Arrow-Left arrow-down arrow-down arrow-down Arrow-Left Arrow-02-Left Arrow-02-Right arrow-up Arrow-Rightbig-left-arrow big-right-arrow close Cloudydirections eye Facebook Hail-StoneArrow-Left image-icon twitter-inline instagram-inline Linkedin Mail mark MistNightPartly-Cloudy-Night-TimePartly-CloudyRainscroll-arrow search-01 SleetSnowspeech SunnyThunder-LighteningTripAdvisor TripAdvisor twitter-inline twitter video-iconYouTube

Hidden Heroine: the first black woman to serve in the Royal Navy

11 October 2021

For centuries, the sea was seen as a male domain. Women were not integrated into the Royal Navy as fully fledged sailors until as late as 1993. However, during the Age of Sail an astounding number of women did go to sea in warships.

In recent years, stories of young women dressing in men’s clothes and working alongside sailors for months, sometimes years, without revealing their gender have also been unearthed. William Chandler and James Gray are both names used by women who went to sea disguised as men but the true number of women who dressed in men’s clothes to go to sea remains unclear.

The first known black female to serve in the Royal Navy went by the name of William Brown. Her true name is unknown but it is believed she joined the Royal Navy in 1804 to escape after a quarrel with her husband.

Here she rose through the ranks to Captain of the Foretop, spending 12 years on British warships. For several of those years she worked on the Queen Charlotte which had a crew of 850 and 100 guns. It is thought that she worked during its previous commission in 1813-1814 as flagship of the Channel Fleet.

A coloured engraving of a busy scene at the launching of the naval ship Queen Charlotte at Deptford Dockyard in July 1810. The dockside is crowded with spectators and many small boats, loaded with people, line either side of the slipway. Ladies are waving their handkerchiefs and gentlemen their hats to salute the great ship as she enters the river. The decks of the ship are also crowded. The figurehead, representing Queen Charlotte, is very prominent, and a bottle is about to strike her bow. The vessel, seen from the port side, has no masts or rigging but four large flags – Union Jack, St George’s Cross and two Ensigns – fly from flag staffs on her deck. More flags have been erected on both sides of the dock. The dignitaries christening the ship are standing on a raised platform at her bows and a military band is playing on the far left of the picture.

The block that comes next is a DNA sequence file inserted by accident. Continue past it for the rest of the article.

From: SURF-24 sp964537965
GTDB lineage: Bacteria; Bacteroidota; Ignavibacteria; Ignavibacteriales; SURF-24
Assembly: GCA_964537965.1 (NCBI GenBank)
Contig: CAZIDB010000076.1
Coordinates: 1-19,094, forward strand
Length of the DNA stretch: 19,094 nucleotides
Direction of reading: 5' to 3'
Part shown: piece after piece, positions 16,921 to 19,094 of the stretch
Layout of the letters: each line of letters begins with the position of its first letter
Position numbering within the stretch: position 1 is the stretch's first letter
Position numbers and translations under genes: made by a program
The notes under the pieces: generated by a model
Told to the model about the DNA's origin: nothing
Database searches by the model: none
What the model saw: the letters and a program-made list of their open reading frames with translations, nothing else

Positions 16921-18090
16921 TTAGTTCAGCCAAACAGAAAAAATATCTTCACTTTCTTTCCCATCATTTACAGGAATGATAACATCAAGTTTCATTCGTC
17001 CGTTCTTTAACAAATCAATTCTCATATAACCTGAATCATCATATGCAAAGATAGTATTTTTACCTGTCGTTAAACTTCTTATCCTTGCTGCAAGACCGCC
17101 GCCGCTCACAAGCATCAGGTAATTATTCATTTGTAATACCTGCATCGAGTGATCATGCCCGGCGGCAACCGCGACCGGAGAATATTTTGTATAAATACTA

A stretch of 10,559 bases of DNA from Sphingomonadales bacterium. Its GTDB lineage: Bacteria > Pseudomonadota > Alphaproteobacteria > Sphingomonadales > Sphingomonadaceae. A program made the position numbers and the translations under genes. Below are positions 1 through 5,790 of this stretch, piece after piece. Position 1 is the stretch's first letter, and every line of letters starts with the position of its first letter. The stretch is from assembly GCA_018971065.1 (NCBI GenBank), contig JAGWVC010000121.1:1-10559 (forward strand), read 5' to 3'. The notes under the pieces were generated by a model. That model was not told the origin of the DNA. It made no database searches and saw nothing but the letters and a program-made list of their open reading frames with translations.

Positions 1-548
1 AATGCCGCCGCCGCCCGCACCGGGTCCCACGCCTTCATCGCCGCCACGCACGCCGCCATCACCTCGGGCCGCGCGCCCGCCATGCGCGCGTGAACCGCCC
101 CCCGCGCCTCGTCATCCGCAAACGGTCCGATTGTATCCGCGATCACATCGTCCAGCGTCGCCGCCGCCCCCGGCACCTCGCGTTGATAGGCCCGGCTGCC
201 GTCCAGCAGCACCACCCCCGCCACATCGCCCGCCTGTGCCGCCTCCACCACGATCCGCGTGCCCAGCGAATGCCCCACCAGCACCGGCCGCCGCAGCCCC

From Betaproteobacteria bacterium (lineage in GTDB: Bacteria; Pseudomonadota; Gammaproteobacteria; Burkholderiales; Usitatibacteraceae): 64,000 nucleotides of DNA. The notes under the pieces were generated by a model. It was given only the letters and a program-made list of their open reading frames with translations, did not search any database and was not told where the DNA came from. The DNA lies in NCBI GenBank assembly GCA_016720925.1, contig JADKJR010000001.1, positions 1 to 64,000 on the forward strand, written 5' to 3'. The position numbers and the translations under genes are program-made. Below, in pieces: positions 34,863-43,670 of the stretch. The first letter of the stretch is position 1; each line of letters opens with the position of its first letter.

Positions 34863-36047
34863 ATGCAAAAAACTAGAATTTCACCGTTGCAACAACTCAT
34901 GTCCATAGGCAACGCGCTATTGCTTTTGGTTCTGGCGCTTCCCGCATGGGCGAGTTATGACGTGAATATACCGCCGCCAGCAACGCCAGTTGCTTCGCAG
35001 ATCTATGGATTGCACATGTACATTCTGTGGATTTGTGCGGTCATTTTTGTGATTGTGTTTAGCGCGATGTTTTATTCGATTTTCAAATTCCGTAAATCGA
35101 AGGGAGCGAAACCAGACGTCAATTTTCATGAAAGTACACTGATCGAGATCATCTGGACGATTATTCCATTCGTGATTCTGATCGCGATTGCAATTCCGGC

A View of the Launching of his Majesty’s Ship Queen Charlotte from Deptford Yard July 17th 1810. ©National Maritime Museum, Greenwich, London

 

Her adventures emphasised her ability and strength. She led a team to set the sails on the foremast in all weathers. It was a very dangerous job as the foremast was over a hundred feet high.

In 1815, her identity was discovered. Dangerous for any woman let alone a black woman, only 8 years after the Act for the Abolition of the Slave Trade was passed.

The story of her bravery and adventures soon entered the press making her name well known. Her naval career went unaffected, and she returned to HMS Queen Charlotte. She was even able to collect a large sum of prize money.

Sadly, we do not know what happened to her after 1816. Nevertheless, the story of William Brown is inspiring for all.

‘A smart, well-formed figure, about five feet four inches in height, possessed of considerable strength an great activity’.
London’s Annual Register

William Brown is featured alongside fellow women in disguise at sea in Hidden Heroines: the untold stories of the women of the Dockyard, showing in No.1 Smithery until 31 October 2021.

William Brown’s story also inspired artist Helen Wallis King. Her interpretation of William Brown in acrylic formed part of an exhibition of art by friends of the MESS ROOM, members of the Kent Association for the Blind, Peer Arts and Deaf Peer Arts at The Historic Dockyard Chatham during July and August 2021.

Written by Megan Piper (Volunteer)

Related News